The other morning I was driving my 15 year old daughter to school when DJ Drama’s latest strip club anthem “Oh My” came on the radio. As I listened to the lyrics and watched her mouth along to them out of the corner of my eye, I physically cringed.
See, as a parent I intimately feel Dolores C. Tucker-type points, like ones recently addressed in the latest edition of Frequency News Magazine where a Program Director for Radio One discusses what kids like vs. what parents want (read latest issue here).
Now don’t get me wrong. There is a time and a place for everything. We can’t very well expect exotic dancers to make it clap to I Smile by Kirk Franklin can we? But at the same time, unless we want our daughters, nieces, and little cousins growing up thinking it’s more viably appealing to be strippers versus Doctors, Lawyers, or teachers, (and on the flip unless we want our nephews, sons, and little brothers conditioned into thinking their future paychecks are best spent “making it rain”,) it must be asked, where is the balance in today’s music?
It was with this strong conviction of moral and parental authority that I flipped the radio to LA’s and the world’s first Hip-Hop station, KDAY-FM. Nowadays it plays strictly old school rap and I was more than ready to educate my little one on what I consider to be an elevated version of our mutually enjoyed art form. As a new bass beat began to thump thru the car, my head started automatically bobbing. Without thinking I started spitting flows like I was rhyming to be put on, “A car pulls up, who can it be? A fresh El Camino rollin kilo G. He rolled down his window and he started to say it’s all about makin that G.T.A.!” By this point I had the windows down, stereo blasting, feeling like I was back in Junior High when the track first came out. Like Jamie King in a Kickin’ It Old Skool movie scene, when the last verse kicked in, I looked to the right knowing I had officially sonned my daughter by showboating some real hip-hop skills. Her look of ultimate horror stopped me instantly.
“Mom..do you HEAR what they are saying?” Snatched out of my Boyz in the Hood revelry, I felt a sheepish burn creep into my cheeks as N.W.A.’s most charming member continued his poetic diatribe, “dumb hoe said somethin’ i couldn’t believe so i grabbed the stupid *itch by her nappy-ass weave…” Whoa..whoa…whoa!!! My old school was making new school hip-hop sound like child’s play. Like a chastised adolescent, I tried to just grin my way out. It was as if our roles reversed because of a back-in-the-day record play.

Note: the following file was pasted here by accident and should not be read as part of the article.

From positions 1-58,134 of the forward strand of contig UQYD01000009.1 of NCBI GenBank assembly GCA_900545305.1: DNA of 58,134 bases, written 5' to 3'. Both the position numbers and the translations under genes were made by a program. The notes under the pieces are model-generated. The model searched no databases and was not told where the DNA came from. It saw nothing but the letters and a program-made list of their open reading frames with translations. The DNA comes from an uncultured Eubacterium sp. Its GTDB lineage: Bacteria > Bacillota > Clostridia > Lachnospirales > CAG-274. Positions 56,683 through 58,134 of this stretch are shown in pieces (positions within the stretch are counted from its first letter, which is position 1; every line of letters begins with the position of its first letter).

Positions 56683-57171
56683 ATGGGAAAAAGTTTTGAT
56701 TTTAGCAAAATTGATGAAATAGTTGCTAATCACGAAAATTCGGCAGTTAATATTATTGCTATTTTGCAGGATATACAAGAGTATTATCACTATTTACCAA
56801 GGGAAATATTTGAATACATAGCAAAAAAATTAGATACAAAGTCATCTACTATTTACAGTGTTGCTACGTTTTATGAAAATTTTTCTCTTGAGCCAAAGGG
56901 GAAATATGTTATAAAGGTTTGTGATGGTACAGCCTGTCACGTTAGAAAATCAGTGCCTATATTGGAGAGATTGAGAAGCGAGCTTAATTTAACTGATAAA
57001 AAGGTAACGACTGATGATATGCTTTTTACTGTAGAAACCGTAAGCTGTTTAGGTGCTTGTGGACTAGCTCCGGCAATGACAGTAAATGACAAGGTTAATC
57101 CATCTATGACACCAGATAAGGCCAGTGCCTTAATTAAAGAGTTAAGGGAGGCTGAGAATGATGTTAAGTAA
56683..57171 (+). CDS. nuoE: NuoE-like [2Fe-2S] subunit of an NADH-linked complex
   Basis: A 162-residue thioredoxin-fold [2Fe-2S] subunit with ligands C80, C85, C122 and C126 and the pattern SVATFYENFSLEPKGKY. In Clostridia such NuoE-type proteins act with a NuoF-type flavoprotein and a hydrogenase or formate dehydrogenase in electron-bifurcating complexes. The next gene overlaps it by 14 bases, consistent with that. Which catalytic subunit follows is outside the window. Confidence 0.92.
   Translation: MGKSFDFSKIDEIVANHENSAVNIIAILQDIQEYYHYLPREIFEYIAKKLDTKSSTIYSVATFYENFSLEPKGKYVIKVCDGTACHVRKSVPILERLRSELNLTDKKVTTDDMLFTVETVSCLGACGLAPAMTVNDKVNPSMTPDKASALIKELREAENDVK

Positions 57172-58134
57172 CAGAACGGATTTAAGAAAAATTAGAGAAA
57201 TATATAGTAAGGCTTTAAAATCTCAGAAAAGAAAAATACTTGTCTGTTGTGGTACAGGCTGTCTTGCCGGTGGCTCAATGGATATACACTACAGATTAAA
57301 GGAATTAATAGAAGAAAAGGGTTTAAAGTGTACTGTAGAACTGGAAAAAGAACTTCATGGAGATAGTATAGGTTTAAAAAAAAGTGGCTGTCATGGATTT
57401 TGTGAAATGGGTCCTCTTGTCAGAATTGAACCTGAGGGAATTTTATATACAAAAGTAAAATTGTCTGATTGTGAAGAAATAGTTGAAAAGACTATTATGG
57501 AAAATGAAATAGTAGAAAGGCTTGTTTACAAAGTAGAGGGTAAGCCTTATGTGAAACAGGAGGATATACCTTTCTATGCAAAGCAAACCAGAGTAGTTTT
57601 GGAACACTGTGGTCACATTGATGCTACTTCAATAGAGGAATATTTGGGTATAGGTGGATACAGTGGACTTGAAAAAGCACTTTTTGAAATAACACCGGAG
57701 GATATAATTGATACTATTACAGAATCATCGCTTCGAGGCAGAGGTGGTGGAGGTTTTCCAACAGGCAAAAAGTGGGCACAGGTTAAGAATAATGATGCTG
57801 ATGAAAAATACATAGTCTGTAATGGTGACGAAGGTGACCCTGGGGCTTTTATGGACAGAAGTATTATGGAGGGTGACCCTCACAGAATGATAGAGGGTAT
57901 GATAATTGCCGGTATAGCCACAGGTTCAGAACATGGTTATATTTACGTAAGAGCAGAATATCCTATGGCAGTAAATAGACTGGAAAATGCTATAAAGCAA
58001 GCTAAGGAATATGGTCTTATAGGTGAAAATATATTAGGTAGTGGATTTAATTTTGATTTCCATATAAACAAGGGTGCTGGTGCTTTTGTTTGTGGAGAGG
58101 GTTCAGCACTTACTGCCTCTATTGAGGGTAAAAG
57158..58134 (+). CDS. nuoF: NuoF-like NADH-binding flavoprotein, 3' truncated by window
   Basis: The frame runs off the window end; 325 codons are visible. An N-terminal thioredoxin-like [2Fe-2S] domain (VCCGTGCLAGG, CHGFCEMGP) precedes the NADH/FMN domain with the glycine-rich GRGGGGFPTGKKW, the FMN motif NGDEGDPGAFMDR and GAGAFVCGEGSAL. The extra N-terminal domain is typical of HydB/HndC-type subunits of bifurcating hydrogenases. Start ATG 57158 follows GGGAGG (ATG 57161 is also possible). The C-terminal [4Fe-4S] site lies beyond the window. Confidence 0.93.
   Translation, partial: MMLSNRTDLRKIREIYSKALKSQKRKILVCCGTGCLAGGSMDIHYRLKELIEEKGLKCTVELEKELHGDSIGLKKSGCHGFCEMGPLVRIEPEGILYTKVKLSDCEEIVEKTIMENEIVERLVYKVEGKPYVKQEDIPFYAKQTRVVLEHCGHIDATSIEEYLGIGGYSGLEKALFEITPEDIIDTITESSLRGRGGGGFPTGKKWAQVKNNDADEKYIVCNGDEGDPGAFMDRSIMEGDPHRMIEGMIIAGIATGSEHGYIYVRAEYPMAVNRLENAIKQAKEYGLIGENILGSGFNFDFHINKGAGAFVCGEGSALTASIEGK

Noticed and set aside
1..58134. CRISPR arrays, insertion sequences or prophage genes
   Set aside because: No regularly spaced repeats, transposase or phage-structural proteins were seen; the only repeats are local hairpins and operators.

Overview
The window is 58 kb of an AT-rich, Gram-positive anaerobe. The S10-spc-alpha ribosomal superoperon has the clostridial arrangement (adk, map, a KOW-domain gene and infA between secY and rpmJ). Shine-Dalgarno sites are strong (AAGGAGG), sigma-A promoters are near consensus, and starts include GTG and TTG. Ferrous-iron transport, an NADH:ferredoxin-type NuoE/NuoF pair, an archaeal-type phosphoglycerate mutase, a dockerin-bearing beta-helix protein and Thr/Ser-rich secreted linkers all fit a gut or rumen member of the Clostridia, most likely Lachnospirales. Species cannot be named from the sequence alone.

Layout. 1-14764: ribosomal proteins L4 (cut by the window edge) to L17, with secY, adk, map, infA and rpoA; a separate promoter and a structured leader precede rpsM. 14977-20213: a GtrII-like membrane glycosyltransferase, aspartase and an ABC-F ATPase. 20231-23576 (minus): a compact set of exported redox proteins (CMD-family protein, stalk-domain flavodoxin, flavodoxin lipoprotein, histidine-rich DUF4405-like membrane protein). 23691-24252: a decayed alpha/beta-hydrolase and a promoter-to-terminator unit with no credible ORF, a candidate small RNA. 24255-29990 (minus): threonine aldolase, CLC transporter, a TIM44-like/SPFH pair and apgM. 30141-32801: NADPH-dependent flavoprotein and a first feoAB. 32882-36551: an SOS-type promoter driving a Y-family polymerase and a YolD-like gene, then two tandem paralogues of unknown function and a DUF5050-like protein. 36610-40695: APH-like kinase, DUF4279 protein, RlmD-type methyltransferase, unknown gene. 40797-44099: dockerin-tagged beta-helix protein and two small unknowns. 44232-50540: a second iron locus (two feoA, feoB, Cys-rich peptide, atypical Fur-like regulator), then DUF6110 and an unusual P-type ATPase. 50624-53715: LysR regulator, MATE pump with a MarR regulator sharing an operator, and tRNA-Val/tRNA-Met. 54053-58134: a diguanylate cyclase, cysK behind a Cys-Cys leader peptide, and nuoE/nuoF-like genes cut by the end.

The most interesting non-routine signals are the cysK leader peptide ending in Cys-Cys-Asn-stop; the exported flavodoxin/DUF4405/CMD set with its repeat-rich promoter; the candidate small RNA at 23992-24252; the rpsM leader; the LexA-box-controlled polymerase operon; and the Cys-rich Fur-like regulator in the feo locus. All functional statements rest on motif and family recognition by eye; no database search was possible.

If you are anything like me, maybe you also used to joke about the songs we would one day be singing along to after the days of our rebel youth faded away. It was funny then to look forward to a time when “Ain’t No Fun If The Homies Can’t Have None” would be the theme of our senior citizen center bingo party. But now as those days creep slowly closer, how much can we really recoil in disgust at the musical content of today’s lyrics?
After all, isn’t this the Hip-Hop that Hip-Hop created? And if it is, then one has to wonder, what does this mean for the genre’s future generations…
Looks like we all will have to stay tuned and find out.
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Welcome to the Frequency-News-Sheet (FnS) on The Urban Daily. Our blog is all things industry news related from a fans voice, with an insider’s experience.
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And now we are blogging on our sister site Theurbandaily.com every Monday and Wednesday. On Mondays, we will post the music charts and analyze what is happening with some of your favorite artists and music. And on Wednesdays, our staff writer Samantha Granberry will sound off on a variety of music industry related topics.